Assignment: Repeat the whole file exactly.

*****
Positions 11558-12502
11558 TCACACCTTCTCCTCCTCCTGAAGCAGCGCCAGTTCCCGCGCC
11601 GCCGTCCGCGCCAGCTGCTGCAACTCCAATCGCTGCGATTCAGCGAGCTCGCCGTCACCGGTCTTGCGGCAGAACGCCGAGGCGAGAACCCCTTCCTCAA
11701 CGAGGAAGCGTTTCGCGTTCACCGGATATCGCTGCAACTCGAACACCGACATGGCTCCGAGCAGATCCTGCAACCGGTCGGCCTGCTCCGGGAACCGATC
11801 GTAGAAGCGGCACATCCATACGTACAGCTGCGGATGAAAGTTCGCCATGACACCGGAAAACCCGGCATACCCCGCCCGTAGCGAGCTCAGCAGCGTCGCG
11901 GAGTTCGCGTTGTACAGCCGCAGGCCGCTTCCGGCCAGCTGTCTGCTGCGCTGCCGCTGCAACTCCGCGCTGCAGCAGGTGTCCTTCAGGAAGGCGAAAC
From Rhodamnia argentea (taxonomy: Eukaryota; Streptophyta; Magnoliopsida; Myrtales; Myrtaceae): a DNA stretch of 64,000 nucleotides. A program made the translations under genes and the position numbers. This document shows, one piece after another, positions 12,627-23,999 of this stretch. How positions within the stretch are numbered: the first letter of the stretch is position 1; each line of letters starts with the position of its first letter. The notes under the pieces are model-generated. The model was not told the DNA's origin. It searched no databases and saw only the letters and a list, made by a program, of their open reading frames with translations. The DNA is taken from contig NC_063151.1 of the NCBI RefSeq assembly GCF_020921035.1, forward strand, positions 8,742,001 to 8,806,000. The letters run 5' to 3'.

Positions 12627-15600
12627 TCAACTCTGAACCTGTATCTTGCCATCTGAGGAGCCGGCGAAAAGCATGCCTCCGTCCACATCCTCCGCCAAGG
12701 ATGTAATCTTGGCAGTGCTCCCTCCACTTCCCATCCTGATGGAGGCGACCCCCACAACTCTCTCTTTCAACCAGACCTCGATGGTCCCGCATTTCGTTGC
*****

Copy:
Positions 11558-12502
11558 TCACACCTTCTCCTCCTCCTGAAGCAGCGCCAGTTCCCGCGCC
11601 GCCGTCCGCGCCAGCTGCTGCAACTCCAATCGCTGCGATTCAGCGAGCTCGCCGTCACCGGTCTTGCGGCAGAACGCCGAGGCGAGAACCCCTTCCTCAA
11701 CGAGGAAGCGTTTCGCGTTCACCGGATATCGCTGCAACTCGAACACCGACATGGCTCCGAGCAGATCCTGCAACCGGTCGGCCTGCTCCGGGAACCGATC
11801 GTAGAAGCGGCACATCCATACGTACAGCTGCGGATGAAAGTTCGCCATGACACCGGAAAACCCGGCATACCCCGCCCGTAGCGAGCTCAGCAGCGTCGCG
11901 GAGTTCGCGTTGTACAGCCGCAGGCCGCTTCCGGCCAGCTGTCTGCTGCGCTGCCGCTGCAACTCCGCGCTGCAGCAGGTGTCCTTCAGGAAGGCGAAAC
From Rhodamnia argentea (taxonomy: Eukaryota; Streptophyta; Magnoliopsida; Myrtales; Myrtaceae): a DNA stretch of 64,000 nucleotides. A program made the translations under genes and the position numbers. This document shows, one piece after another, positions 12,627-23,999 of this stretch. How positions within the stretch are numbered: the first letter of the stretch is position 1; each line of letters starts with the position of its first letter. The notes under the pieces are model-generated. The model was not told the DNA's origin. It searched no databases and saw only the letters and a list, made by a program, of their open reading frames with translations. The DNA is taken from contig NC_063151.1 of the NCBI RefSeq assembly GCF_020921035.1, forward strand, positions 8,742,001 to 8,806,000. The letters run 5' to 3'.

Positions 12627-15600
12627 TCAACTCTGAACCTGTATCTTGCCATCTGAGGAGCCGGCGAAAAGCATGCCTCCGTCCACATCCTCCGCCAAGG
12701 ATGTAATCTTGGCAGTGCTCCCTCCACTTCCCATCCTGATGGAGGCGACCCCCACAACTCTCTCTTTCAACCAGACCTCGATGGTCCCGCATTTCGTTGC